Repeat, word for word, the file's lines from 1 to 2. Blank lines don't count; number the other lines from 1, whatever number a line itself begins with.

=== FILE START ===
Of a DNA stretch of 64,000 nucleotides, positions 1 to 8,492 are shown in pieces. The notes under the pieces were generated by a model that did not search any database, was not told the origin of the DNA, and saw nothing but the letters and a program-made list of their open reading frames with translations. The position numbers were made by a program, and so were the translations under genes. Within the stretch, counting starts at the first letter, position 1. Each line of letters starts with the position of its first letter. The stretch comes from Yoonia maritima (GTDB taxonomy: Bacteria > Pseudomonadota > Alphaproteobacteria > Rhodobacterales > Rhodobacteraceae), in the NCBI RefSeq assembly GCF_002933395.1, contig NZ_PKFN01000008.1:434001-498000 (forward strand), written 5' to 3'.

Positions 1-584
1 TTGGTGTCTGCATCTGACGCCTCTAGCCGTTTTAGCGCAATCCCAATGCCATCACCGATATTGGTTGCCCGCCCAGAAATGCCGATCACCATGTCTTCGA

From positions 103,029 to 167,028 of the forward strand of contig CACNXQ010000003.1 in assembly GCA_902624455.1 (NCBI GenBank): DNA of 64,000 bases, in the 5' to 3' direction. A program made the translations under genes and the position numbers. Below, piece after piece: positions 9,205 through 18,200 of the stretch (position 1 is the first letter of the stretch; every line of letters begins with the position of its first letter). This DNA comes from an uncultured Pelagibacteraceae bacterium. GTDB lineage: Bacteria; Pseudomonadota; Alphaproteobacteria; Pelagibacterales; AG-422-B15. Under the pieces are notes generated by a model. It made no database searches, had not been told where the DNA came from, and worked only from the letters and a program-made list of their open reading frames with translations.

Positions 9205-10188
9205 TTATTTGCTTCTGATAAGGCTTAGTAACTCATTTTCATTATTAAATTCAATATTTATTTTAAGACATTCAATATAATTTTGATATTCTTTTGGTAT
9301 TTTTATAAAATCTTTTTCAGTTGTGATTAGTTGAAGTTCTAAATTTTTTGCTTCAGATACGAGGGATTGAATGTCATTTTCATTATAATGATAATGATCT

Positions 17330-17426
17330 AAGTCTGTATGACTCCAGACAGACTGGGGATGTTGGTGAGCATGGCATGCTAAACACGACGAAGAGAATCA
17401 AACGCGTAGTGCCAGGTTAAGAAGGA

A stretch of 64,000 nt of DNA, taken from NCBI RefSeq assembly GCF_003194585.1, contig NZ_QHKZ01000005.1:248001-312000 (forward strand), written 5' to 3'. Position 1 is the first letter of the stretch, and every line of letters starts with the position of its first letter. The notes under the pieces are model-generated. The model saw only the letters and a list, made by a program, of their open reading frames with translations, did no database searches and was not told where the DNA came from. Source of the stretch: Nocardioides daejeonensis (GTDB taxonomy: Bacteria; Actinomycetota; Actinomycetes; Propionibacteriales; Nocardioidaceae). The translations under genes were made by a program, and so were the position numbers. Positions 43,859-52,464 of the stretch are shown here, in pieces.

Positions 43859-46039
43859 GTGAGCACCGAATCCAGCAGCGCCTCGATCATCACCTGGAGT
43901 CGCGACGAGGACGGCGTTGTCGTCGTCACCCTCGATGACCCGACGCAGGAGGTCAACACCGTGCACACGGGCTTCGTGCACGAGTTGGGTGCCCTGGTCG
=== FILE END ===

Of a DNA stretch of 64,000 nucleotides, positions 1 to 8,492 are shown in pieces. The notes under the pieces were generated by a model that did not search any database, was not told the origin of the DNA, and saw nothing but the letters and a program-made list of their open reading frames with translations. The position numbers were made by a program, and so were the translations under genes. Within the stretch, counting starts at the first letter, position 1. Each line of letters starts with the position of its first letter. The stretch comes from Yoonia maritima (GTDB taxonomy: Bacteria > Pseudomonadota > Alphaproteobacteria > Rhodobacterales > Rhodobacteraceae), in the NCBI RefSeq assembly GCF_002933395.1, contig NZ_PKFN01000008.1:434001-498000 (forward strand), written 5' to 3'.

Positions 1-584